Mycobacterium bovis is a Gram-positive, acid-fast bacterium responsible for disease in cattle and in several other domestic and wild animal species, also representing a prominent cause of morbidity and mortality in humans. In Italy, the incidence of bovine tuberculosis (bTB) in cattle has been progressively reduced throughout the years; however, the disease still remains widespread in Southern Italy, with the highest prevalence rates recorded in Sicily. Specific eradication programs have been established, with herd testing and post-mortem inspection at the slaughterhouse used as diagnostic procedures to obtain epidemiological data on bTB prevalence. The concomitant use of these procedures is essential in epidemiological surveillance programs, and although data on disease prevalence at herd level are systematically collected and used for epidemiological surveillance in Sicily, data from post-mortem inspection are scant. Therefore, the current survey aimed to investigate the prevalence of bTB in cattle in Sicily during two different three-year periods, using data from meat inspections and histopathological methods. Results obtained show that even though bTB occurrence in cattle was well reduced over the years, the disease still remains widespread in this region, posing severe implications for public health and a prominent economic impact on the livestock industry.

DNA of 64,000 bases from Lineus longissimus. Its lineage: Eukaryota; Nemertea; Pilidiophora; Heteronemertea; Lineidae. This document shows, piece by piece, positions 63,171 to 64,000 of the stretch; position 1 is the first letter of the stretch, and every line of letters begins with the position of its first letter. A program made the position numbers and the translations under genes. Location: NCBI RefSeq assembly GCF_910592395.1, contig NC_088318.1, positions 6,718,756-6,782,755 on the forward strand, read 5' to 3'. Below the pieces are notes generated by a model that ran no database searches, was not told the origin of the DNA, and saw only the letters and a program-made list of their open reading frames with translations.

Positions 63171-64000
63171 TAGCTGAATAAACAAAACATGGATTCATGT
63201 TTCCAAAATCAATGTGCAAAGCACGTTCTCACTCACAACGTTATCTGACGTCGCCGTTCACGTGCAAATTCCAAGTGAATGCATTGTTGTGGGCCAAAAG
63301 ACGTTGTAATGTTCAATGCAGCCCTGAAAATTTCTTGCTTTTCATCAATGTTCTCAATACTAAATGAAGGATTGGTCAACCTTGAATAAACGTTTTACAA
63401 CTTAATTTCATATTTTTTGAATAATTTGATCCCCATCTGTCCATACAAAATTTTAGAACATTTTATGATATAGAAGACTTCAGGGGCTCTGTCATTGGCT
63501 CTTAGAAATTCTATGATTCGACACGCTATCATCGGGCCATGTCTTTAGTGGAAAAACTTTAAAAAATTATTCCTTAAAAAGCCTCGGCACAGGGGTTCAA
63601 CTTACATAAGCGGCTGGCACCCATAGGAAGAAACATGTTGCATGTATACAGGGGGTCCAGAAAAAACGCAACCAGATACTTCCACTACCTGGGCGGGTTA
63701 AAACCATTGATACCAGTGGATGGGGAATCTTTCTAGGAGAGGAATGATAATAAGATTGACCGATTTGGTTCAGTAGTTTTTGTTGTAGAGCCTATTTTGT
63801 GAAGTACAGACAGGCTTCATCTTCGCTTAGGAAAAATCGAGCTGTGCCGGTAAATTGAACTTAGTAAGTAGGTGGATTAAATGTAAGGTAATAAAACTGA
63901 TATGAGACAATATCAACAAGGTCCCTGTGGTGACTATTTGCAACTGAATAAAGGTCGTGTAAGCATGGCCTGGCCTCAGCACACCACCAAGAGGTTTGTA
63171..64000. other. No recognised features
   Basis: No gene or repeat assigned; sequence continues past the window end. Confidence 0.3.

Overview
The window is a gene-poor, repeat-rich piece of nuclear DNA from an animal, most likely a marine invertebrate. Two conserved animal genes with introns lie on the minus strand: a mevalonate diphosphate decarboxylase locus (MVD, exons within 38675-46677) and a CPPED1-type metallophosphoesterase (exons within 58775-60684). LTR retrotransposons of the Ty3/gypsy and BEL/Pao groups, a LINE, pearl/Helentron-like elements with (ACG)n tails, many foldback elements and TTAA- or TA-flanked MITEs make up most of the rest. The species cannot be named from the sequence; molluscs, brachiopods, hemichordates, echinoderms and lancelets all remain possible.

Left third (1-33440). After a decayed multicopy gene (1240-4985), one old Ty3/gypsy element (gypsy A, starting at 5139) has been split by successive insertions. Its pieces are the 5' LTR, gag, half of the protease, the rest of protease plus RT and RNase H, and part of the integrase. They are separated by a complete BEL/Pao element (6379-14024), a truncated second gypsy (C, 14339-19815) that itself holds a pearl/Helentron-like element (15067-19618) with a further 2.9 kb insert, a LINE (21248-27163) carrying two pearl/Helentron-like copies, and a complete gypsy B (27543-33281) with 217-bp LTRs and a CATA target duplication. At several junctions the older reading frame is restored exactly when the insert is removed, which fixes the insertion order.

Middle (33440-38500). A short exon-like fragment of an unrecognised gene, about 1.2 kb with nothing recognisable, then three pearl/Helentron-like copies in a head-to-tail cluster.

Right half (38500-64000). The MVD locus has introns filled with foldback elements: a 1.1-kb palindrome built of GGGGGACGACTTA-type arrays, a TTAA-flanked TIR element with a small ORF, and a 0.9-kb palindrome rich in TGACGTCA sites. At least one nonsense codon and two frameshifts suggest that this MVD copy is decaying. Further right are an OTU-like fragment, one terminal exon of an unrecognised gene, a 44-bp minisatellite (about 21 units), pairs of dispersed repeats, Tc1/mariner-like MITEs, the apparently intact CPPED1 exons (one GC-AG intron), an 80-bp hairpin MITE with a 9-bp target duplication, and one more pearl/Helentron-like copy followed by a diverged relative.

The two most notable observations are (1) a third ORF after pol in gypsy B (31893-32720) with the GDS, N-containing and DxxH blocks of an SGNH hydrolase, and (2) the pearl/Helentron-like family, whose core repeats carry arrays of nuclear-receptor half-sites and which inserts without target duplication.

Post-mortem inspection in slaughterhouses plays a key role in the epidemiological surveillance of infectious diseases, including bTB. This study assessed the prevalence of bTB in cattle in Sicily during two different three-year periods (2010–2012; 2017–2019), using data from meat inspections and histopathological methods. Out of 100,196 cattle, 5221 (5.21%) were diagnosed with tuberculous lesions. Higher prevalence of bTB was recorded during the triennium 2010–2012 (6.74%; n = 3692) compared to the triennium 2017–2019 (3.36%; n = 1529), with a decreasing trend in annual occurrence throughout the study period and a heterogenous proportion of infected cattle among the Sicilian provinces ( p < 0.01). Lower rates of infection were recorded in animals aged <12 months and >84 months ( p < 0.0001). Pearson’s chi square analysis revealed a higher localization of lesions in the thoracic cavity ( p < 0.0001). Gathered findings show that even though bTB occurrence in cattle was greatly reduced over the years, the disease still remains widespread in Sicily, also posing severe implications for public health.